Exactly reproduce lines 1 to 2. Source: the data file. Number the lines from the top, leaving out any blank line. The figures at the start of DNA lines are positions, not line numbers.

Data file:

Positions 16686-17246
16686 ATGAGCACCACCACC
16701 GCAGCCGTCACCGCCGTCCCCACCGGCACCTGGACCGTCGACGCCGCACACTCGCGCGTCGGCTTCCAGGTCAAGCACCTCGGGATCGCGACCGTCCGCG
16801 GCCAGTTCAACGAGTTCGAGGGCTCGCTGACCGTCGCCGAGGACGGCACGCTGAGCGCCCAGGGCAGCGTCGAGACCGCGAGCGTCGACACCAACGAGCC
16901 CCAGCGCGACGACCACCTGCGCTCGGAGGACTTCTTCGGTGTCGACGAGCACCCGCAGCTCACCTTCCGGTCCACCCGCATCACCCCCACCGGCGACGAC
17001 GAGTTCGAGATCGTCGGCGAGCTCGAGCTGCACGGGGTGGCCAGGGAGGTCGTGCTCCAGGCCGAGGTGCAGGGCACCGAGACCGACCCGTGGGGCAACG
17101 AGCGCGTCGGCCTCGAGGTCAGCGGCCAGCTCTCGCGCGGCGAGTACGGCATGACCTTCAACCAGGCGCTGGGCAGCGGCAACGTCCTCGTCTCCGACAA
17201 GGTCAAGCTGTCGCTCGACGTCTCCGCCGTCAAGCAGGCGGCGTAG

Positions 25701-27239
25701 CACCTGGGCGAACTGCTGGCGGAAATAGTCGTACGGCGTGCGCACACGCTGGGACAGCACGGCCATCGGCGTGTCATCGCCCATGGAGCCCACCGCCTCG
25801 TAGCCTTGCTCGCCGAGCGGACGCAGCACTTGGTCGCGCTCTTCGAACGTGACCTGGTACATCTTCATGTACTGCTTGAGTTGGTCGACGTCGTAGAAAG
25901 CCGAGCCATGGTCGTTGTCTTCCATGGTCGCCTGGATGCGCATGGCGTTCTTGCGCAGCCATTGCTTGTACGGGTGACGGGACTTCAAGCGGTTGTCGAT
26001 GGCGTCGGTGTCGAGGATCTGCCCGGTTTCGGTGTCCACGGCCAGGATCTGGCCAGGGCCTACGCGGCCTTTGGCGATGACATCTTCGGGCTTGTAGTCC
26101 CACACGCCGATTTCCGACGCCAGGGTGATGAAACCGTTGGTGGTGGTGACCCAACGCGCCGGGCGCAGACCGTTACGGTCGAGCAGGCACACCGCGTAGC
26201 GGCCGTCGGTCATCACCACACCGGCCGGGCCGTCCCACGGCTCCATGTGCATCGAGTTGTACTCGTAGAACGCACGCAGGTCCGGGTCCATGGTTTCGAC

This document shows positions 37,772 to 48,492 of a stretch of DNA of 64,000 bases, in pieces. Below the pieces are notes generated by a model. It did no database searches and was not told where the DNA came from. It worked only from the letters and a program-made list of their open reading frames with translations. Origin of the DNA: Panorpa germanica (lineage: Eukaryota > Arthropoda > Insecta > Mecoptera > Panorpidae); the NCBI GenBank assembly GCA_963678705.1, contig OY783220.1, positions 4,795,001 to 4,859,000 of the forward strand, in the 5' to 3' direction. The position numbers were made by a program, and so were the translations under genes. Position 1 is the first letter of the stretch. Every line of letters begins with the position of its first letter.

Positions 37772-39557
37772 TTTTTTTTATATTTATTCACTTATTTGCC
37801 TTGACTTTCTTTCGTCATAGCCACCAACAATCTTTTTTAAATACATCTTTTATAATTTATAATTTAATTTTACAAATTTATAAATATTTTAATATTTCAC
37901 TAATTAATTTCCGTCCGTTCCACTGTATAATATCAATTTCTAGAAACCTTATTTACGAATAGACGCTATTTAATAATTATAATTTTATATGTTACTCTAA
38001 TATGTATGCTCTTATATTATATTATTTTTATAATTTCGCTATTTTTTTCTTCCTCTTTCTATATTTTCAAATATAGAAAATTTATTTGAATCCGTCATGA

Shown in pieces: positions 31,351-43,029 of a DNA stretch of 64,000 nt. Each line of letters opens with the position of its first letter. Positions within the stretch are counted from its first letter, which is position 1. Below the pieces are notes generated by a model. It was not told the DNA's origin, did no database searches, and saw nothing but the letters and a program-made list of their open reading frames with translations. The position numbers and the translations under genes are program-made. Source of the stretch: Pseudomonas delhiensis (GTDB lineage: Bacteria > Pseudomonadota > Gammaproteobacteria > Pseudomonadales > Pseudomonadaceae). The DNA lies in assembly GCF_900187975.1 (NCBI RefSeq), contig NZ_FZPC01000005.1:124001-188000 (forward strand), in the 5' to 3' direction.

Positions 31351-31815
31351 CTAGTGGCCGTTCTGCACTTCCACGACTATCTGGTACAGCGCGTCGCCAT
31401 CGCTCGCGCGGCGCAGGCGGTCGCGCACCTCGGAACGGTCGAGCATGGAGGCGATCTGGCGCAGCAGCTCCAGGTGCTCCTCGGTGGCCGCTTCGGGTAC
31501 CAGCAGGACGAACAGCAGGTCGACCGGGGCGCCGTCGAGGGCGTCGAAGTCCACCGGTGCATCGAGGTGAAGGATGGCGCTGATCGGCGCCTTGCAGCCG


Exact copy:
Positions 16686-17246
16686 ATGAGCACCACCACC